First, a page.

BACKGROUND: Despite advanced microsurgical techniques, more refined instrumentation, and expert team management, there is still a significant incidence of complications in vestibular schwannoma surgery.
OBJECTIVE: To analyze complications from the microsurgical treatment of vestibular schwannoma by an expert surgical team and to propose strategies for minimizing such complications.
METHODS: Surgical outcomes and complications were evaluated in a consecutive series of 410 unilateral vestibular schwannomas treated from 2000 to 2009. Clinical status and complications were assessed postoperatively (within 7 days) and at the time of follow-up (range, 1-116 months; mean, 32.7 months).
RESULTS: Follow-up data were available for 357 of the 410 patients (87.1%). Microsurgical tumor resection was performed through a retrosigmoid approach in 70.7% of cases. Thirty-three patients (8%) had intrameatal tumors and 204 (49.8%) had tumors that were <20 mm. Gross total resection was performed in 306 patients (74.6%). Hearing preservation surgery was attempted in 170 patients with tumors <20 mm, and good hearing was preserved in 74.1%. The main neurological complication was facial palsy (House-Brackmann grade III-VI), observed in 14% of patients (56 cases) postoperatively; however, 59% of them improved during the follow-up period. Other neurological complications were disequilibrium in 6.3%, facial numbness in 2.2%, and lower cranial nerve deficit in 0.5%. Nonneurological complications included cerebrospinal fluid leaks in 7.6%, wound infection in 2.2%, and meningitis in 1.7%.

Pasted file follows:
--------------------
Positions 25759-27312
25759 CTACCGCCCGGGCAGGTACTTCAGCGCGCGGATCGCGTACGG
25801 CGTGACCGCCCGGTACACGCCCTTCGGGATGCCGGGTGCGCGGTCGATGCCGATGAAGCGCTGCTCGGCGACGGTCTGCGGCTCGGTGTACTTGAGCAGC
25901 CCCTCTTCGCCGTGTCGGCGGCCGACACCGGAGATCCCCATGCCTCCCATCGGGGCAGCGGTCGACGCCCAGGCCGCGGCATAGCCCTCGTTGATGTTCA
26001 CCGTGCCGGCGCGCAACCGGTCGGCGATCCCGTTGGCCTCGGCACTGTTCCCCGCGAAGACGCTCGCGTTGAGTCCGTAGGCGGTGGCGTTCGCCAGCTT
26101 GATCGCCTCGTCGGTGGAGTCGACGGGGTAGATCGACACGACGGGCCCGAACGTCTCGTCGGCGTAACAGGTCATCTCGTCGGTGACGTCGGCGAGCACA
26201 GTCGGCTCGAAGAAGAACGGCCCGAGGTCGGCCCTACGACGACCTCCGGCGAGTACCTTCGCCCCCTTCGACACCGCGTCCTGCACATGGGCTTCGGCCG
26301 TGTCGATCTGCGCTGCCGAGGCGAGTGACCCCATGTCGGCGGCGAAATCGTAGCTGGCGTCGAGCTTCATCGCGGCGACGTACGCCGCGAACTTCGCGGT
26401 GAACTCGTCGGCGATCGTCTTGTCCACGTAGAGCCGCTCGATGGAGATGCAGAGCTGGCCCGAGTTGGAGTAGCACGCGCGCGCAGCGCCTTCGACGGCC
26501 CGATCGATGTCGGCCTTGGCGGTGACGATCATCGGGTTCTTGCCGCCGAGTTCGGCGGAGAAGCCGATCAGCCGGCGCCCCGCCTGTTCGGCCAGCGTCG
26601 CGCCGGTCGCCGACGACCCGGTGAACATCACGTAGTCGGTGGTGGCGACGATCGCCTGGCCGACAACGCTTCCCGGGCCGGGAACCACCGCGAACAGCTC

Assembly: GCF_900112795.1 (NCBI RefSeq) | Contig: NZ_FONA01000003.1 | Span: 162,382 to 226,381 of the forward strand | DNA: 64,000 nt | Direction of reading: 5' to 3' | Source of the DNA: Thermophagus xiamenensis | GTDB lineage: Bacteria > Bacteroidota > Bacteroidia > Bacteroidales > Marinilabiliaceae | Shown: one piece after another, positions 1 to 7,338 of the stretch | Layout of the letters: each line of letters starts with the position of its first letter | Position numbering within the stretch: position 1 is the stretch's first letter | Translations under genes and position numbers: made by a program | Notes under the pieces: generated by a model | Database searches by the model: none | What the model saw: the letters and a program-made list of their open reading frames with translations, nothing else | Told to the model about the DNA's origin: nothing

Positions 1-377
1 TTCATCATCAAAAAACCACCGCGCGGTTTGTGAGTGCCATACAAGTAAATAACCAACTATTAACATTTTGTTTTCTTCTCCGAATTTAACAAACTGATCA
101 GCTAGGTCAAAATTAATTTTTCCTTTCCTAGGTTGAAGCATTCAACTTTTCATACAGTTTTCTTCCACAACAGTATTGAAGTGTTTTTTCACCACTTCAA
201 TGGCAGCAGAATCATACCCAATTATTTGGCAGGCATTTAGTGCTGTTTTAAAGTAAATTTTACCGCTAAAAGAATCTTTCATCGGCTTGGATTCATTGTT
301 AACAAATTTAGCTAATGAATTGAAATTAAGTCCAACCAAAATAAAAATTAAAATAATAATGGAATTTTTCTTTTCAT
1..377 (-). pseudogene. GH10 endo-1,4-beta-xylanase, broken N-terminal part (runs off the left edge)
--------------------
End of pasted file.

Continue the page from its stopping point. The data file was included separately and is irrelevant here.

CONCLUSION: Many of these complications are avoidable through further refinement of operative technique, and strategies for avoiding complications are proposed.
ABBREVIATIONS: ABR, auditory brainstem response
AICA, anterior inferior cerebellar artery
CN, cranial nerve
CPA, cerebellopontine angle
FN, facial nerve
GTR, gloss total resection
HPS, hearing preservation surgery
NTR, near-total resection
SRT, stereotactic radiation therapy
STR, subtotal resection
VAFE, vascular, adherent, fibrous, and engulfing
VS, vestibular schwannoma
*Division of Neurosurgery, Duke University Medical Center, Durham, North Carolina;
‡Carolina Neuroscience Institute, Raleigh, North Carolina;
§Carolina Ear and Hearing Clinic, PC, Raleigh, North Carolina
Correspondence: Yoichi Nonaka, MD, PhD,Department of Neurosurgery, Fukushima Skull Base Center, Shin-yurigaoka General Hospital, 255 Furusawa Asao-ku, Kawasaki, Kanagawa, Japan 215-0026. E-mail: email@example.com or firstname.lastname@example.org
Received April 04, 2012
Accepted September 05, 2012